It’s hard to win in fantasy football without drafting the right players. Fortunately, there are a lot of “right players,” and they’re available at various stages of a typical draft. It’s important to go into a draft with a list of players you want, and the points at which they might be available.
Our job at Fantasy Points is to help you with that.
Our Fantasy Points Targets series will highlight players we particularly like at their current ADPs (Average Draft Position). Those players might have legitimate league-winning upside, a rock-solid floor to help the foundation of your team, or might simply present a great value and are being overlooked. It could be a combination of factors.
For these articles, we are using all 12-team ADP over the last month from our friends at the NFFC. We believe high-stakes ADP to be the most important to giving advice, as the sharpest players in the world have been drafting teams for months and have set the market. Given the ADP we are using, the basis for these articles is PPR scoring.
As always, if you want detailed information about all the players listed here — and more — check out our 2020 Fantasy Points Player Profiles.
Running Backs Wide Receivers Tight Ends Player to Avoid
Fantasy Points Targets: Quarterbacks
This is the disclaimer we feel obligated to give — we do not typically recommend drafting a quarterback in the first handful of rounds in a one-QB format. Yes, Lamar Jackson and Patrick Mahomes will almost certainly score you a lot of points. There are absolutely roster builds including them that will win fantasy championships. But the evidence against drafting a QB early in fantasy football has been mounting for years to the point where it’s an accepted fact that it’s a suboptimal strategy. Remember, two years ago, Mahomes was available in the double-digit rounds. So was Jackson in 2019. And passing on the early-round guys opens up room to add talent at the RB and WR positions, where starter-worthy players aren’t available as late as they are at QB.
Dak Prescott (Dal, 63 ADP) — This is still a bit early for a QB for many players’ tastes, but if you’re not thrilled about the other options on the board, it’s hard to argue against Prescott. He’s durable — never missed a game — and is supported by perhaps the most gifted offense in the entire league, following the addition of rookie WR CeeDee Lamb to a group that already included Amari Cooper, Michael Gallup, TE Blake Jarwin, and RB Ezekiel Elliott. Last year’s QB3 also could run more in the red zone, an area where former coach Jason Garrett terribly underutilized Prescott. The pieces are in place here for Prescott to put together an MVP-style campaign, and to make the Cowboys look foolish for not extending him. Remember, he’s playing for a contract.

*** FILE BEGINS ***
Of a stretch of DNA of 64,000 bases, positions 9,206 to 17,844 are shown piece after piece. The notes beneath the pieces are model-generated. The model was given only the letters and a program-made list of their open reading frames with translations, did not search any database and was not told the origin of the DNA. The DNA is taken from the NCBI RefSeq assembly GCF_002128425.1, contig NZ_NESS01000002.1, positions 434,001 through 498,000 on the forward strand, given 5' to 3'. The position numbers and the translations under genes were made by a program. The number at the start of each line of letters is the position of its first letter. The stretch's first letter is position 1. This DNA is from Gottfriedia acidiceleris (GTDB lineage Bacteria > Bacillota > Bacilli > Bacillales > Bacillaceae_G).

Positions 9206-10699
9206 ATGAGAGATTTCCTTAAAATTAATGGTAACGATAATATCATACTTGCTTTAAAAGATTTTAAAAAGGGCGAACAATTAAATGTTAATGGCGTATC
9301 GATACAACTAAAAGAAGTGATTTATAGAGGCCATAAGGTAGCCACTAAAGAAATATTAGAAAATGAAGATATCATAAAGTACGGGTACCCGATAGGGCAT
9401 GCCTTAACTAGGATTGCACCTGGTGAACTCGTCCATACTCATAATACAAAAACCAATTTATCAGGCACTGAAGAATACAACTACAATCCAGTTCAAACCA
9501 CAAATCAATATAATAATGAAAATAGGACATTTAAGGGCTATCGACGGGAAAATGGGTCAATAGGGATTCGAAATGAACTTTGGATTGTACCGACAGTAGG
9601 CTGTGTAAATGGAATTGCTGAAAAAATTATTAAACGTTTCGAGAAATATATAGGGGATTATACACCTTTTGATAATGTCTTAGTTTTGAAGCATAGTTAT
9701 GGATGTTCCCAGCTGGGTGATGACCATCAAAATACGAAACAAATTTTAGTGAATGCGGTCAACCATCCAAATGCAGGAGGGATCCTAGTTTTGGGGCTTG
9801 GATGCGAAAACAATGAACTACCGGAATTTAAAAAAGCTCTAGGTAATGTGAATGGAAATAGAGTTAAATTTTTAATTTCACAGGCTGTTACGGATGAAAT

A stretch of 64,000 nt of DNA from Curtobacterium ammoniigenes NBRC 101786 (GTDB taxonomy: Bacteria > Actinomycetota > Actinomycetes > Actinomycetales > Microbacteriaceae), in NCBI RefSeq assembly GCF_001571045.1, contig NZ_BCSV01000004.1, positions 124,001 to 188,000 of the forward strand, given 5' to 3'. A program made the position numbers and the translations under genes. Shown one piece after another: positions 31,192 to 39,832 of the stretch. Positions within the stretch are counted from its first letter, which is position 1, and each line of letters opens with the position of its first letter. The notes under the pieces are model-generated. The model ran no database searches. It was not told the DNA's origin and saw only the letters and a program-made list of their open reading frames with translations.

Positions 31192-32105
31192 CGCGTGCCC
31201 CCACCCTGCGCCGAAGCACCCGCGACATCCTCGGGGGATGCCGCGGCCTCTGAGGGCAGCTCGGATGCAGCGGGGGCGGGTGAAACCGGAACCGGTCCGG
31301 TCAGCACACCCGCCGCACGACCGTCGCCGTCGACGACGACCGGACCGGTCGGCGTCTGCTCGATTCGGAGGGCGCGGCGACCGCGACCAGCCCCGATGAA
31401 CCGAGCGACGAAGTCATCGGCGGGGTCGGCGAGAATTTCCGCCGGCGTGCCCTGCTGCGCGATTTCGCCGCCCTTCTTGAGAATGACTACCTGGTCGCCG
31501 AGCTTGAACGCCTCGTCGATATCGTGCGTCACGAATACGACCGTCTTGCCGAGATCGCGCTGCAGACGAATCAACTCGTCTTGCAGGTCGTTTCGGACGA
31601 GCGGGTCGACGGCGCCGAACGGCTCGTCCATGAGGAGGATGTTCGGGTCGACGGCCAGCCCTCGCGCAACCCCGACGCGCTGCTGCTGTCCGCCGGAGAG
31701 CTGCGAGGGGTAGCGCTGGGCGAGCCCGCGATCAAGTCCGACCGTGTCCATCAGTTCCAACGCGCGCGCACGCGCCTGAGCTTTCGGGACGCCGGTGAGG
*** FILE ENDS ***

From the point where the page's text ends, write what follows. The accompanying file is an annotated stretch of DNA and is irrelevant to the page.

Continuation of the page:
Deshaun Watson (Hou, 75 ADP) — Watson is a full round cheaper than Dak Prescott, which is pretty appealing given he’s finished as the QB2 overall or better in two of his last three seasons. Of course, the loss of DeAndre Hopkins is crucial, which is driving his price down. But if Watson’s receiving corps of Brandin Cooks, Will Fuller, and Randall Cobb can stay healthy — a massive “if” — it will be one of the fastest groups in the entire NFL. Big plays are the name of Watson’s game, and the speed of this receiving corps could open up lanes for Watson to run underneath the coverage. Perhaps sneakily, Watson has averaged at least 5.3 FPG with rushing alone the last three seasons, the only QB to do so. This is the most affordable he’s been since his rookie season, with a late 6th-round ADP.
Carson Wentz (Phi, 101 ADP) — We’ll never apologize for backing Wentz. He has his flaws, but what he did in 2019 — throwing for over 4000 yards without a single WR reaching even 500 — is nothing short of remarkable. And things would have been a lot better had DeSean Jackson played more than basically one game. When it comes to Wentz, you have to live with the occasional boneheaded plays and fumbles because of his spectacular playmaking. The good news for Wentz is the Eagles actually tried to help him this off-season, adding explosiveness to his receiving corps with three speedy draft picks (including first-round WR Jalen Reagor). At the bare minimum, the added speed will open things underneath for Wentz’s elite TE pair and RB Miles Sanders. There’s 30-plus TD potential here, which is why Wentz is arguably our favorite QB target on the entire board this year. We also like the volatile Josh Allen and the steady Matt Ryan in this range. Wentz’s style kind of bridges the gap between those two guys.